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Bowell v. California Department of Corrections

United States District Court, Ninth Circuit

August 29, 2013

JAMES E. BOWELL, Plaintiff,


JOHN A. MENDEZ, District Judge.

Plaintiff is a state prisoner proceeding pro se with this civil rights action pursuant to 42 U.S.C. ยง 1983. On April 4, 2012, this court granted defendants' motion for summary judgment. Judgment was entered the same day. On October 26, 2012 and December 21, 2102, plaintiff filed motions for relief from judgment (ECF Nos. 73 and 77). For the reasons set forth below plaintiff's motions will be denied.

At the time defendants' motion for summary judgment was decided, this action was proceeding on plaintiff's claims, raised in his June 14, 2010 amended complaint (ECF No.16) that on September 15, 2009, defendants Fackrell, Goldy, Morris, Leone, and Head violated plaintiff's Eighth Amendment rights by use of excessive force; defendants Gutierrez, Light, Morris and Goldy violated plaintiff's rights under the Eighth Amendment by failing to protect him from harm threatened by defendant Fackrell; and defendants Gamberg, Gutierrez, and McGuire violated plaintiff's First Amendment right to access the courts. (See ECF No. 16 at 6-8, 10-11.)[1] On February 22, 2012, the assigned magistrate judge issued findings and recommendation recommending that defendants be granted summary judgment on the grounds of qualified immunity with respect to plaintiff's Eighth Amendment excessive force claim and on the merits of plaintiff's other two claims. (See ECF No. 66.) Plaintiff filed objections to those findings and recommendations. (See ECF No. 68). By order filed April 4, 2012, after de novo review this court adopted the findings and recommendations in full and granted defendants' motion for summary judgment (ECF No. 70). Judgment was entered the same day (ECF No. 71).

Rule 60(b) of the Federal Rules of Civil Procedure provides in relevant part that
On motion and just terms, the court may relieve a party or its legal representative from a final judgment, order, or proceeding for the following reasons:
(1) mistake, inadvertence, surprise, or excusable neglect;
(2) newly discovered evidence that, with reasonable diligence, could not have been discovered in time to move for a new trial under Rule 59(b);
(3) fraud (whether previously called intrinsic or extrinsic), misrepresentation, or misconduct by an opposing party;
(6) any other reason that justifies relief.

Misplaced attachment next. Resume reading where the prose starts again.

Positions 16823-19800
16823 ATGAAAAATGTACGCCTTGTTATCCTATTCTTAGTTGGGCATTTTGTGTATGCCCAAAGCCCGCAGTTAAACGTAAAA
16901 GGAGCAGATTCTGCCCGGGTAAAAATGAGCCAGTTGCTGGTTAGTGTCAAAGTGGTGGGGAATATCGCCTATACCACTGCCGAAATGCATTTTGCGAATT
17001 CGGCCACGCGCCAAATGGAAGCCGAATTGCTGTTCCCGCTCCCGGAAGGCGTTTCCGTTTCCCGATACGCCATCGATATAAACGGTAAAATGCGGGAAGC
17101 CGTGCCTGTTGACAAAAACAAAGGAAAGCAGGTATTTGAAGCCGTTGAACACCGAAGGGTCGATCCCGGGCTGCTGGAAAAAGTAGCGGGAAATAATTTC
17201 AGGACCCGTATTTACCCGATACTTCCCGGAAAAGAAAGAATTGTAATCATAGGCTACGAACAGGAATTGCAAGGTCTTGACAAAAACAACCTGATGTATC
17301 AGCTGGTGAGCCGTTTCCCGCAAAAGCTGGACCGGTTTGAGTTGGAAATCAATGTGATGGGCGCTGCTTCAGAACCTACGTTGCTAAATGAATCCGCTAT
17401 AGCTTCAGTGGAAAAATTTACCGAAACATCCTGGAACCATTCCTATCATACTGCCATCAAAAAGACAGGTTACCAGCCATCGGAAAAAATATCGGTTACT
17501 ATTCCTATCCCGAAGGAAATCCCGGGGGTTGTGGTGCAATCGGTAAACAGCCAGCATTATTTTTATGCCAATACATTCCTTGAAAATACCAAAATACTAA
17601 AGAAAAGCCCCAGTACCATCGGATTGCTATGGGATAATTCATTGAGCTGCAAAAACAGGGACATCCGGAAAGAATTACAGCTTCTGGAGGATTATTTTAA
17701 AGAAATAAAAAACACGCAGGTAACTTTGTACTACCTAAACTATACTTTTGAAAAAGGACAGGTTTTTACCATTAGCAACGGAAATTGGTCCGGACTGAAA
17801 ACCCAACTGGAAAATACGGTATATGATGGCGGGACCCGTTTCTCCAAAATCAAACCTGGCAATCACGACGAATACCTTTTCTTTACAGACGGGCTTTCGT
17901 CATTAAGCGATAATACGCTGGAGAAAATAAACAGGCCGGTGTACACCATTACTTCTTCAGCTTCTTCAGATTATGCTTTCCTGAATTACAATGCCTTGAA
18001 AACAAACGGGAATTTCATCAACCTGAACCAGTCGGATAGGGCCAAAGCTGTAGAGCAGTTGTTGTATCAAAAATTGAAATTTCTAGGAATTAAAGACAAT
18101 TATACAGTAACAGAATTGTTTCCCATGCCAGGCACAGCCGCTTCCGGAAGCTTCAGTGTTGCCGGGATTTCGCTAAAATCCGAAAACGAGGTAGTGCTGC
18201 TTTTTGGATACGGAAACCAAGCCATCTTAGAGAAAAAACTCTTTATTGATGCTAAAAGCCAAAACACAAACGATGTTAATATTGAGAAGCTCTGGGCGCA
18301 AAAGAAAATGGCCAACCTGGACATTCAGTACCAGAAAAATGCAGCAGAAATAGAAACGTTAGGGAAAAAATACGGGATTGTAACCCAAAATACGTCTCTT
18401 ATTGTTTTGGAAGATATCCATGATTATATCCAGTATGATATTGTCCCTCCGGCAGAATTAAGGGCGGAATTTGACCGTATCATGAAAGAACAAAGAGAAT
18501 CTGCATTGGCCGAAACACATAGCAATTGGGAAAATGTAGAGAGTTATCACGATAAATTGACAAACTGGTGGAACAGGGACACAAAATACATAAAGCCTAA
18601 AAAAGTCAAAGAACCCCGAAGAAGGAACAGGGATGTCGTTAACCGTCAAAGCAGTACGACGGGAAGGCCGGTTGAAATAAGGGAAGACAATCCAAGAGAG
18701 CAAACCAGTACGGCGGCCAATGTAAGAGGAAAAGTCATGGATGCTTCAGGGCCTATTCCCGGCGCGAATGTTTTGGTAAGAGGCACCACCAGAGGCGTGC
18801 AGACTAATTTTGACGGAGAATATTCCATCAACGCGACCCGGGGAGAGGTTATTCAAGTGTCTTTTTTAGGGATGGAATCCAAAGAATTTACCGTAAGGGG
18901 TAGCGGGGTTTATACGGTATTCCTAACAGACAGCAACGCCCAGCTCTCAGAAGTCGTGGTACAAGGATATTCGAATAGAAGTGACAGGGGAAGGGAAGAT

Fed. R. Civ. P. 60(b). A motion predicated on Rule 60(b)(1), (2), or (3) must be filed within one year of the entry of judgment; motions made on other grounds "must be made within a reasonable time." Fed.R.Civ.P. 60(c)(1).

Plaintiff's first motion for relief from judgment was filed over six months after entry of judgment in this case, and his second was filed two months later.[2] With his first motion, plaintiff presents new declarations prepared in June of 2012 from alleged eye or ear witnesses to the events complained of, which took place in September 2009. (See ECF No. 73 at 2-3.) Plaintiff avers under penalty of perjury that he was unable to obtain these declarations prior to that time because he was transferred from High Desert State Prison (High Desert), where the events occurred, and was unable to find the witnesses until he was transferred to Pleasant Valley State Prison (Pleasant Valley). (See ECF No. 77 at 1, 4.) It is not clear from the record when plaintiff was transferred to Pleasant Valley. In any event, plaintiff has not shown that he exercised reasonable diligence during the two years this action was pending before the court to obtain the declarations he has now filed, nor did he exercise reasonable diligence by waiting almost four months after the declarations were apparently signed to file them with the court. See Coastal Transfer Co. v. Toyota Motor Sales, U.S.A. , 833 F.2d 208, 211-12 (9th Cir. 1987) (relief properly denied under Rule 60(b)(2) where, among other deficiencies, the plaintiff failed to show the exercise of due diligence in discovering the new evidence he relied upon); Daghlian v. DeVry University, Inc. , 582 F.Supp.2d 1231, 1253 (C.D. Cal. 2007) (Denying relief under Rule 60(b)(2) and noting that "plaintiff's failure to explain why he was unable to identify and locate [the new evidence now relied upon] prior to the hearing on the motion for summary judgment indicates a lack of due diligence.")

With his second motion for relief from judgment, plaintiff presents three additional declarations, none of which address matters relevant to his claims. (See ECF No. 77 and exhibits thereto.)

Plaintiff also suggests that the court "needs to subpoena the 9-15-09 use of force video" to demonstrate the extent of plaintiff's injuries. (See ECF No. 73 at 4.) It is not the court's role to subpoena evidence, and plaintiff has made no showing why he did not seek production of the videotape he now refers to during discovery or in connection with proceedings ...

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